Motivated Anderson adjusting to new life
Cuban defector working his way up Rays' Minor League chain
PORT CHARLOTTE, Fla. -- Leslie Anderson hasn't fully acclimated to life in America yet, and he knows it will take a long time to do so -- perhaps longer than it will take him to work his way up through the Rays' Minor League system. But he has two constants that keep him motivated: the game he loves and the people who love him.
Anderson, a non-drafted free agent who defected in September and signed a four-year deal worth $3.75 million with the Rays on March 11, left Cuba hoping that one day, he would get a chance to play baseball in the big leagues and provide a comfortable life for his family. The 28-year-old Anderson is now another step closer to achieving his lifelong goal.
"My wife and daughter are a big support system for me. They come and see games here, and they think I have the opportunity to get to the big leagues," Anderson said through an interpreter, teammate Isaias Velasquez. "That's why I play hard every single day -- for my dream and for family. When you come from another country, you have a dream and you want your family to have a good future."
Anderson was promoted from high Class A Charlotte to Double-A Montgomery last weekend, putting him a little closer to the Majors, where the Rays see Anderson becoming a quality addition given his left-handed bat and defensive versatility.
"I just want the opportunity to demonstrate that I can play in the big leagues, that I have the quality to play in the big leagues," Anderson said. "If they give me the opportunity, I'm going to play."
Andrew Friedman, Tampa Bay's executive vice president of baseball operations, said the most important aspect of Anderson's development in the Minor Leagues will not happen in the batter's box or at any of the positions Anderson is capable of playing, but rather off the field, "in terms of aggressively trying to help he and his wife learn the English language, acclimate to life in the United States and put him in a good position and give him a good foundation to be able to focus just on baseball.
"When you first come over here, it's very difficult to be able to do that with all the other adjustments you're making. But things have gone very well on both fronts, and at some point we'll move him up a level and allow him to focus more on the baseball side of things."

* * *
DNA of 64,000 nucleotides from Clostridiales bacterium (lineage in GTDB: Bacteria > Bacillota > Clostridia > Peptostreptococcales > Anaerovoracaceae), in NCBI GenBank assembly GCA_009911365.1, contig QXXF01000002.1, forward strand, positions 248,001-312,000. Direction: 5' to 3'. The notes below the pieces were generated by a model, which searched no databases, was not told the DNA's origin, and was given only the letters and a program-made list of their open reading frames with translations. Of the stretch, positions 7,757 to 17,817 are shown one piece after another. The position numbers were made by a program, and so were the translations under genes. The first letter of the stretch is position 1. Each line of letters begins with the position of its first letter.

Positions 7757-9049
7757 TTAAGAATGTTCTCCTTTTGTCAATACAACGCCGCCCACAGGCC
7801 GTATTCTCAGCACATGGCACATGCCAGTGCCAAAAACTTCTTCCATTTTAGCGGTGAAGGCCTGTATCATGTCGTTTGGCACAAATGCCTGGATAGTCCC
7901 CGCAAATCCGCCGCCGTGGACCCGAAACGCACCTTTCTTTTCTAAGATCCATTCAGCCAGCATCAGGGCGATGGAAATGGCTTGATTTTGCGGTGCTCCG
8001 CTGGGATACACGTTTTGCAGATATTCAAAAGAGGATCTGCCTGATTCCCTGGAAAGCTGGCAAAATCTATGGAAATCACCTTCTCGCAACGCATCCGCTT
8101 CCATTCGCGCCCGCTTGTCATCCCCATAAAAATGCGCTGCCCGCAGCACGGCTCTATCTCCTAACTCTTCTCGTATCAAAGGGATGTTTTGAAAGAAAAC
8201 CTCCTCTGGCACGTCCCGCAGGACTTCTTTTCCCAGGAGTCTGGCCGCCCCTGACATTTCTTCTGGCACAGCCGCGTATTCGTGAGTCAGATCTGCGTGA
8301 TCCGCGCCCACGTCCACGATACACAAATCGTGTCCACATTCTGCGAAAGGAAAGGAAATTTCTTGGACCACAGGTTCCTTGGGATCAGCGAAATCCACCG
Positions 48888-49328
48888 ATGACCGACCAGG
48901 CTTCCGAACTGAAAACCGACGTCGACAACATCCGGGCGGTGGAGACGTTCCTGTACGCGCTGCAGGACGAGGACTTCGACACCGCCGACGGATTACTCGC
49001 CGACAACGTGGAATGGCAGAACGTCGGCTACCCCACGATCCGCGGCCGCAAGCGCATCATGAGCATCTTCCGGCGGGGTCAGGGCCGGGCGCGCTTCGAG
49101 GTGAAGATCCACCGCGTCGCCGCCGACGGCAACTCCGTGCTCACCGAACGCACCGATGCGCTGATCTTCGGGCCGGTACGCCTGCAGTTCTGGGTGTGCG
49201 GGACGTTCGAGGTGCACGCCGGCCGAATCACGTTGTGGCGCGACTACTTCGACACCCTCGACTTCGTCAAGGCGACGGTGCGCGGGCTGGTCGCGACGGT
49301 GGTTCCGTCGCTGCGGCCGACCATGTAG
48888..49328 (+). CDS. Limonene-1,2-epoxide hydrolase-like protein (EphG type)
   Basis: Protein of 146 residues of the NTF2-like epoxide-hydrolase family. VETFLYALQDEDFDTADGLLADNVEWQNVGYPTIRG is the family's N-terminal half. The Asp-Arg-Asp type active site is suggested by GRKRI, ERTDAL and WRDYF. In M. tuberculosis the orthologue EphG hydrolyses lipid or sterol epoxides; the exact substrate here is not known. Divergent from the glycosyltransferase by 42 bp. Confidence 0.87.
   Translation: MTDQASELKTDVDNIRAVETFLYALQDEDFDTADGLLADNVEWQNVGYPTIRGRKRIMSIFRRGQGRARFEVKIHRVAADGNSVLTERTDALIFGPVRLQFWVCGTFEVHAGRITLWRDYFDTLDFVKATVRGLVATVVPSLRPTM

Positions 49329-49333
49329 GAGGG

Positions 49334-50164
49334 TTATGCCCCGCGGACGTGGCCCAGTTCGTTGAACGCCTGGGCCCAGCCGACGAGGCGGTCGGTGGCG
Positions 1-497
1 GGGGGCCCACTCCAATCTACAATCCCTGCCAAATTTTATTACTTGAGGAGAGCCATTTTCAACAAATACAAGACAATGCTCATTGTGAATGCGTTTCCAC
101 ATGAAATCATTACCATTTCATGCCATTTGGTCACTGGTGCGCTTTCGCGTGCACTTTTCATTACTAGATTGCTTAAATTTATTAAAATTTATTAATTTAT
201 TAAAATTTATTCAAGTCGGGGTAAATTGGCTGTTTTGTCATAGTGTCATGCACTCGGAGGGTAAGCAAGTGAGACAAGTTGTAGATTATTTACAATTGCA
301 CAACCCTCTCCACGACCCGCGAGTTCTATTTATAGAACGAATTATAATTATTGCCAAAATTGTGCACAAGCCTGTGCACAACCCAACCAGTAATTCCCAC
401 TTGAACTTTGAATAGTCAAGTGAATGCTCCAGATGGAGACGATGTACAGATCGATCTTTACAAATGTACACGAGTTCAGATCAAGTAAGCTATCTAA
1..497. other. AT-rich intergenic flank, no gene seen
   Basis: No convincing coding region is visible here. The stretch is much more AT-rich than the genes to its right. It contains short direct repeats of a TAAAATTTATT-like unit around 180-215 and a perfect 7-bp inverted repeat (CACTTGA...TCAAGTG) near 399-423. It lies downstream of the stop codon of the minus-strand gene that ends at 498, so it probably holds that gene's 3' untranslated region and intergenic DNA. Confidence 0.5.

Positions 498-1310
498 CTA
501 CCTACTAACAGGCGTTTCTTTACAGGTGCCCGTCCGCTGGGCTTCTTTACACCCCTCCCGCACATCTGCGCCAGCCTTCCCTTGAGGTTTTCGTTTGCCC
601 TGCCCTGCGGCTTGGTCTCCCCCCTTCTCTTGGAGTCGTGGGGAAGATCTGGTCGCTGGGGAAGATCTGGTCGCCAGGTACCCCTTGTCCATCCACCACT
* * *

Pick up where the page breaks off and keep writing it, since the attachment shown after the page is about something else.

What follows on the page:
Mitch Lukevics, the Rays' director of Minor League operations, said Anderson was at a disadvantage even compared to the organization's other young Latin players, as they can go through cultural simulation programs in their native countries and when they first arrive in America. Anderson, unfortunately, did not have that luxury, as he defected from Cuba and jumped right into baseball.
"He's 28 years old. He's not 18, he's 28. He's played around the world. He's a veteran guy. This guy, baseball-wise, should fit right in. It's just the cultural part that could be the challenge right now," Lukevics said. "It's no different, to me, than developing your baseball skills. You have to develop a language. You have to learn about the culture, how to fit in. And that takes time."
Regarded as a talented hitter when the Rays signed him, Anderson previously played for Camaguey in the Cuban National Series for nine seasons, compiling a career .320 batting average and hitting .381 with 13 home runs and 61 RBIs in the 2008-09 season.
In 21 games for the Charlotte Stone Crabs, Anderson batted .262 with a .303 on-base percentage and a .405 slugging percentage. He hit three doubles and three home runs while driving in 11 runs and racked up 16 hits in his last 49 at-bats (.324). He committed no defensive errors, splitting time between the outfield and first base.
The Cuban native's English has not progressed quite as quickly as he is working his way up through the Minors, but his high Class A teammates did their part to help him learn the language -- something Anderson is putting a lot of effort into, as he thinks it will make his adjustment to American baseball significantly easier. Velasquez said he and the other two Stone Crabs born in Latin American countries have been teaching Anderson at least one new English word a day.
"I feel like I'm family. I feel comfortable with all the guys because they help me a lot," Anderson said. "The most difficult thing is to learn English, but I'm learning -- every single day, a new word. I feel very excited to be learning."
Whenever Anderson finally reaches the Major Leagues, he will provide his team with a versatile defensive presence, a high-potential bat and a work ethic inspired by his determination to make his Major League dream come true.
"The most important thing for me is to play baseball," Anderson said. "It doesn't matter what position they put me at. I can play whatever position they want. If they give me the opportunity to play, I'm going to be happy and do the best I can to help my team win."
Adam Berry is an associate reporter for MLB.com. This story was not subject to the approval of Major League Baseball or its clubs.